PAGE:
Ben woke Jet up when he came in around five in the morning.
“What the hell is that!” Ben gestured at the button-down checkered shirt and matching pants in soft gray flannel that Jet came out of the little bathroom in.
“Sleep clothes—pajamas,” Jet corrected himself.
“Since when do you wear pajamas?”
“Since now,” Jet answered. “I have other clothes too.”
Ben raised his eyebrows but refrained from asking the obvious. Jet busied himself changing into his new clothes. He slicked down his spiky hair with water until it lay flat against his scalp, and put on a pair of glasses.
“Your shoes don’t match,” Ben pointed out.
Jet still wore his scruffed up work boots and Doll’s father’s white socks. He frowned. “I didn’t think of that.”
“Wait here.” Ben went into his office and rummaged around in a box underneath his small desk, finally producing a pair of dusty black shoes. “You’ll have to wear them without socks, but these will go with the outfit better.” He gave Jet a searching look. “Should I ask what you have planned?”
Jet shook his head. “No, but I’ll tell you anyway. I’m going to talk to the Family.”
Ben sighed, and pulled up a chair. It was still early; the gate was still halfway down and the first subway commuters hadn’t passed by yet. “Before you do, I think we need to talk. How much do you know about the Family?”
“I know what I see, what I’ve heard.” Jet pointed with one hand out towards the subway concourse and the other towards the TV above Ben’s lunch counter. “What everybody knows.”
“Then how much do you remember from when you were little? Before you came to the subway,” Ben clarified. “You keep saying you’re not one of the Family, but you obviously are.”
“I’m not that missing kid,” Jet muttered, but this time he didn’t deny being part of the Family.
“How do you know?” Ben persisted.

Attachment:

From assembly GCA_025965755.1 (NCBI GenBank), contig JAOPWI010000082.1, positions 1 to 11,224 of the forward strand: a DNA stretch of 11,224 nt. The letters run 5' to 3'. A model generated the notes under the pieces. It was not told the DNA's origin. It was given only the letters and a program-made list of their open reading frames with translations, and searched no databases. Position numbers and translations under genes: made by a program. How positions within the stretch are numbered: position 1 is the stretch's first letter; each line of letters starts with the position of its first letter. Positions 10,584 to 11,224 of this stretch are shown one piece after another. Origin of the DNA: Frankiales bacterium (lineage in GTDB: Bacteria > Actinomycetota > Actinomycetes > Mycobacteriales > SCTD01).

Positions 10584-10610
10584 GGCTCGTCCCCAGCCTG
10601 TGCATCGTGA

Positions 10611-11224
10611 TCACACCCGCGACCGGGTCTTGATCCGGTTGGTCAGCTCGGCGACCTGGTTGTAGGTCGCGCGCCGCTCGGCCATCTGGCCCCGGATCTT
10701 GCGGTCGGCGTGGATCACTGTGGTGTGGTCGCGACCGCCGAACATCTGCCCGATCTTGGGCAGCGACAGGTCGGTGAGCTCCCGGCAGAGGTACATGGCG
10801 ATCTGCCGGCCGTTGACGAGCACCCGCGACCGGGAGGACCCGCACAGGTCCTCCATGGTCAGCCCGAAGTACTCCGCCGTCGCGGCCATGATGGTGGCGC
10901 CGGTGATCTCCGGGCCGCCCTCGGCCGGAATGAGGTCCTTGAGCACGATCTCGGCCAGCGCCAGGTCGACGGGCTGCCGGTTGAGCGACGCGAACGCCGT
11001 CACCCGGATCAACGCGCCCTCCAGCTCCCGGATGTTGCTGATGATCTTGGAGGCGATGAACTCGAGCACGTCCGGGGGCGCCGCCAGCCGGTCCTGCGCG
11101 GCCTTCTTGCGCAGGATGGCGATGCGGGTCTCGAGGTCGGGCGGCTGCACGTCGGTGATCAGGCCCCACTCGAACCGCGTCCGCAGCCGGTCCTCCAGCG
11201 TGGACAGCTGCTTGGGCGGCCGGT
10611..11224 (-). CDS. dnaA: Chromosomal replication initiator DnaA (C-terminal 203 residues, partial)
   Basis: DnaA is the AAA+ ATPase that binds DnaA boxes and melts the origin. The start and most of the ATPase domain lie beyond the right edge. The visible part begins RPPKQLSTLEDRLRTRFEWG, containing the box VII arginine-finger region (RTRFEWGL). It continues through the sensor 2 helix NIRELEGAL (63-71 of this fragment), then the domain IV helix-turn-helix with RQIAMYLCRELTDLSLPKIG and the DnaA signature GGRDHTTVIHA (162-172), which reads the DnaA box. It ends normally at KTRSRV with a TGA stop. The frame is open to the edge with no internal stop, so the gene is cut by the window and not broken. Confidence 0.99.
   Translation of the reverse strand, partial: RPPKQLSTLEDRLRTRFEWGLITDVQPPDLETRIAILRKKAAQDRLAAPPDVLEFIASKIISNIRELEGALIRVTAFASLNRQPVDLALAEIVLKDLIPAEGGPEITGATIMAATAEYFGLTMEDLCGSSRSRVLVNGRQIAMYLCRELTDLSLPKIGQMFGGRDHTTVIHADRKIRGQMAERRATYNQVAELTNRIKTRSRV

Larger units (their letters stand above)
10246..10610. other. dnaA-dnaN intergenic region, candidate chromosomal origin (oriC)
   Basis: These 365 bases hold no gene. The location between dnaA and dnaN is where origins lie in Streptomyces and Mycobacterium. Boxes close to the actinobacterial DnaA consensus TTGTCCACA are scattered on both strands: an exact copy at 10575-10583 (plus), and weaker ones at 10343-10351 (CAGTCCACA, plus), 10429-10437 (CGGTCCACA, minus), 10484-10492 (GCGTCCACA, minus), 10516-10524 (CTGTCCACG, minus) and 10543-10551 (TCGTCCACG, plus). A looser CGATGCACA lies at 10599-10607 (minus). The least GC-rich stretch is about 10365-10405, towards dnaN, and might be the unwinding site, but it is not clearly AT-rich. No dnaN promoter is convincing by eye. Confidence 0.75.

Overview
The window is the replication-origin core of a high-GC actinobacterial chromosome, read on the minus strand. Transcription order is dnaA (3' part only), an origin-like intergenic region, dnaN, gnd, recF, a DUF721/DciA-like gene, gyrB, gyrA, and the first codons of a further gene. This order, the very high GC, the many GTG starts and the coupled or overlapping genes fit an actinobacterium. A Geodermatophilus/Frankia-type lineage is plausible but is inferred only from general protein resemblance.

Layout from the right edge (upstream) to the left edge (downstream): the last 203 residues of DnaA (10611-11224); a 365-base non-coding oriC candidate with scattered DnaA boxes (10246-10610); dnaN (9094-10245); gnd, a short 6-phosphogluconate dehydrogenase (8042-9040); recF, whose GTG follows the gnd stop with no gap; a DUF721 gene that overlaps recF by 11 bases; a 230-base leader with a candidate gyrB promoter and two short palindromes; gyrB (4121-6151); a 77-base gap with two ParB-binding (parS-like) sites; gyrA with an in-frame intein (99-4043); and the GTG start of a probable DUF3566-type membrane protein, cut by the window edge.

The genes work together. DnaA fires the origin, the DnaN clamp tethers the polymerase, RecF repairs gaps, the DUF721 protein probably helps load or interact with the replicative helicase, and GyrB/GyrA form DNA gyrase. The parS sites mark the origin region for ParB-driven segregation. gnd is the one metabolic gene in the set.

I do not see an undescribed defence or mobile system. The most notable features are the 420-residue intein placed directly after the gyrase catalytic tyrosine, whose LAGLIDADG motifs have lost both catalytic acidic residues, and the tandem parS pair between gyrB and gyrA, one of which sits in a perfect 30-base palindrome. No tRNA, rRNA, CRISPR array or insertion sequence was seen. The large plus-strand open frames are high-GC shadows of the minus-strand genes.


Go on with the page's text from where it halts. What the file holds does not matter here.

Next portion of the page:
“I know! Okay?” Jet scowled. In the days and weeks when he had first run away from Janna, the news had been full of the little Princeling who had been kidnapped and presumed murdered. Jet knew he hadn’t been kidnapped; he had run away of his own volition. Those first few weeks had been awful. Jet had changed his mind almost immediately and wanted nothing more than to go home, but going home was impossible. The subways were filled with armed men who grabbed any child they saw, even if that child was with his parents, even if the child was a girl, and did something with their eyes to make the child scream piteously. Jet had hidden for weeks. He had tried to go out into the streets above at one point, but not long after there was a tremendous conflagration on the surface, so much so that Jet felt the vibrations far below in his hidey hole under the tracks. When he finally ventured out, the city was on fire. He didn’t know until years later that it had been the other side of the city, across the river from where he used to live. He remembered the smoke, the horrible smells, and the screams most of all. For a long time he didn’t dare come out of the subway.
Over the years, the burned part of the city had been rebuilt good as new, and nobody mentioned the fire or the lives lost anymore. Talk of the missing Prince died down too, except for the occasional news program. Jet had caught a few of those here and there. He saw footage of the King, a tall, dark-haired man who did not look nearly as distraught as the woman who was always filmed by his side, a woman who was not his mother. Nor were the children she had gathered around her his siblings. Jet had no brothers or sisters. “So you see—I can’t be him,” Jet concluded.